## Two-Flux Approximation

* Following from: *Differential approximations

The simplest approximation for one-dimensional radiative transfer problems in a plane-parallel layer of absorbing and scattering medium is based on the assumption of isotropic radiation intensity over the forward and backward hemispheres. This model was proposed independently by Schuster (1905) and Schwarzschild (1906), and it is also called the Schuster-Schwarzschild approximation. In this article, we follow the majority of the publications and use the name “two-flux approximation” for this model.

The two-flux approximation is usually used for isotropically scattering media. Of course, one can also consider the case of the transport scattering function. The radiation intensity is expressed in the form

(1) |

where *z* is the coordinate across the layer, 0 *< z < d*, and θ is the angle measured from the *z* axis. In the transport approximation, the one-dimensional radiative transfer equation (RTE) can be written as follows:

(2) |

In two-flux approximation, the integration over the hemispheres leads to the following coupled ordinary differential equations instead of Eq. (2):

(3a) |

(3b) |

or

(4a) |

(4b) |

where

(5) |

Obviously, spectral radiation energy density *I*_{λ}^{0} = *g*_{0} and spectral radiation flux *q*_{λ} = -*h*_{0}/2. Equations (5) and (6) can be written as follows:

(6a) |

(6b) |

where *D*_{λ} = 1/(4β_{λ}^{tr}). One can see that the two-flux approximation leads to the typical relations of the diffusion approximation. The boundary conditions for the second-order differential [Eq. (8)] depend on the physical problem statement. Some variants of these conditions will be considered below. In all cases, the solution to the resulting boundary-value problem can be easily obtained even for variable radiative properties of the medium. Obviously, the two-flux approximation can also be employed in one-dimensional problems with axial or spherical symmetry (Rekin, 1978). The equations of two-flux approximation can be formally derived for the arbitrary scattering function, and the resulting formulation will include some characteristics of the scattering function (Brewster and Tien, 1982). However, it does not mean that the complex scattering function can be adequately taken into account in this approach.

In earlier studies by Kubelka and Munk (Kubelka and Munk, 1931; Kubelka, 1948), the phenomenological two-flux model (irrespective of the RTE) has been proposed for analyzing the reflectance and transmittance of paint layers or other scattering coatings. This approach, known as the Kubelka-Munk theory, is almost universally used in the paint industry. The equations of this approximation are usually written in the form:

(7a) |

(7b) |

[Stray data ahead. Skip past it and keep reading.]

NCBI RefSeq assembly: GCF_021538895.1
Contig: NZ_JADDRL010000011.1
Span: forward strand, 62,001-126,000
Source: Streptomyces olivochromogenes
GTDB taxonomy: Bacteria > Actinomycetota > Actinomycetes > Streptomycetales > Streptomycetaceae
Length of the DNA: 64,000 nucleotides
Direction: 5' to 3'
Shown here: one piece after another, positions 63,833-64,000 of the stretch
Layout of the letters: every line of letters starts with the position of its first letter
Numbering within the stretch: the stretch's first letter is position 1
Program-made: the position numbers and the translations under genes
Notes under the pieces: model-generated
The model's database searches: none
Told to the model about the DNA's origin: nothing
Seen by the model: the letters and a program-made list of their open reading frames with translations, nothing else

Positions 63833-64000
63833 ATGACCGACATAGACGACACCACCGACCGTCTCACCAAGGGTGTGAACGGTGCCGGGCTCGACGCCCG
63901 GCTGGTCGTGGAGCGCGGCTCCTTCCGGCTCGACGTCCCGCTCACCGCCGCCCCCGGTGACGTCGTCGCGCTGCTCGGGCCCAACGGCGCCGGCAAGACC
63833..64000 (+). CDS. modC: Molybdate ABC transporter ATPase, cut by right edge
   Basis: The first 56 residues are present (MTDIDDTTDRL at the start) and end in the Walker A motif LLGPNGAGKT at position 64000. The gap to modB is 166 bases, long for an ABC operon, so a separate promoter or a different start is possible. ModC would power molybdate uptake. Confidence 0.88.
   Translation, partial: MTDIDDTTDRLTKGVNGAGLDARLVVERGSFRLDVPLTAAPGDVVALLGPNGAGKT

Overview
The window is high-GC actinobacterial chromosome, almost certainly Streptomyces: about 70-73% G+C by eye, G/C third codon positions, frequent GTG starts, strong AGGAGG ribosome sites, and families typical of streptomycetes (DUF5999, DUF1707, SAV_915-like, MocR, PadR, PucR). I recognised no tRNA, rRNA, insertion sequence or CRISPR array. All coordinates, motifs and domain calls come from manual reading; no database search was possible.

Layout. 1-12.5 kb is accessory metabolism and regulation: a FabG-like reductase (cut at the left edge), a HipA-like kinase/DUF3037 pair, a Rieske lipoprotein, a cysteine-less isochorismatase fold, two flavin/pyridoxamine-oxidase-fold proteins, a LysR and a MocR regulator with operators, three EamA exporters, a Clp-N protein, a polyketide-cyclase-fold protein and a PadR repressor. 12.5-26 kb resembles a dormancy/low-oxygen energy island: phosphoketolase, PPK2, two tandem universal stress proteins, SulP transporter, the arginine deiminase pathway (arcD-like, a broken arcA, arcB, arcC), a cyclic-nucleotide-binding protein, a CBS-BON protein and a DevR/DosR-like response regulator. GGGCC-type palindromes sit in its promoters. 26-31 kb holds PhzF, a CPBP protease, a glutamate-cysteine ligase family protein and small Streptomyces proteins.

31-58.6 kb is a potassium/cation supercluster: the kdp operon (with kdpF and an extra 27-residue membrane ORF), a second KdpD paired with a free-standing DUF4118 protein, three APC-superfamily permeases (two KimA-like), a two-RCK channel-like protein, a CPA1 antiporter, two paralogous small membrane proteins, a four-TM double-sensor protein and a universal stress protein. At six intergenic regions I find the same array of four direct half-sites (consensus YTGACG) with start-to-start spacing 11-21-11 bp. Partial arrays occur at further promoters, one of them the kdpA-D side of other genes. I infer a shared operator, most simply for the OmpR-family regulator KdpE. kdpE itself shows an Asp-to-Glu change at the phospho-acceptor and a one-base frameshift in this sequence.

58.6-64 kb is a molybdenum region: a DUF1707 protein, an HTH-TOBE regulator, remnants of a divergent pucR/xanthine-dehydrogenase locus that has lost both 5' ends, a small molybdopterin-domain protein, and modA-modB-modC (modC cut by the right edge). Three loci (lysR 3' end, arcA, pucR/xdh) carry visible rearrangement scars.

where *q*^{∓} = *I*_{0}^{∓}/2 are the radiation fluxes in the backward and forward hemispheres, and *K*_{λ} and *S*_{λ} are the coefficients of absorption and backscattering, respectively. One can see that Eqs. (10) and (11) coincide with Eq. (3) in the case of the medium’s own negligible radiation. It is sufficient to assume that *K*_{λ} = 2α_{λ} and *S*_{λ} = σ_{λ}^{tr}. The specifics of paint coatings become important when taking into account the light refraction at the coating/air interface (which is the so-called Saunderson correction) (Saunderson, 1942) and possible illumination of the interface by a collimated external radiation. The latter is described by a modified approach known as the four-flux model. According to the four-flux model, two additional collimated components of the radiation are introduced in the forward and backward directions. Both the two-flux (Kubelka-Munk) and four-flux models are widely used in characterizing various paints and thin composite coatings in the visible and infrared spectral ranges. The reader can refer to the optical literature for details on these models and their present-day applications (Fukshansky and Kazarinova, 1980; Hecht, 1983; Maheu et al., 1984; Maheu and Gouesbet, 1986; Nobbs, 1985; Latimer and Noh, 1987; Mandelis and Grossman, 1992; Prishivalko, 1996; Orel et al., 1997; Orel and Gunde, 2001; Vargas and Niklasson, 1997a,b; Vargas et al., 1998, 2000; Vargas, 1998, 1999; Gunde and Orel, 2000; Rozé et al., 2001; Yang, 2003; Limare et al., 2003; Yang and Kruse, 2004; Levinson et al., 2005; Liu et al., 2005; Sokoletsky, 2005; Yang et al., 2005; Erdström, 2007; Hébert et al., 2007; Murphy, 2007). Note that the physical interpretation and accuracy of the Kubelka-Munk theory are also discussed in a recent paper by Kokhanovsky (2007). Additional information on engineering applications of the traditional two-flux method (the Schuster-Schwarzschild approximation) and the use of the same idea for multi-dimensional problems can be found in other works (Siegel and Spuckler, 1994; Spuckler and Siegel, 1996; Dembele et al., 2000; Dubroca and Klar, 2002; Gusarov and Kruth, 2005; Ripoll and Wray, 2005; Dombrovsky et al., 2005, 2006, 2007; Jensen et al., 2007).

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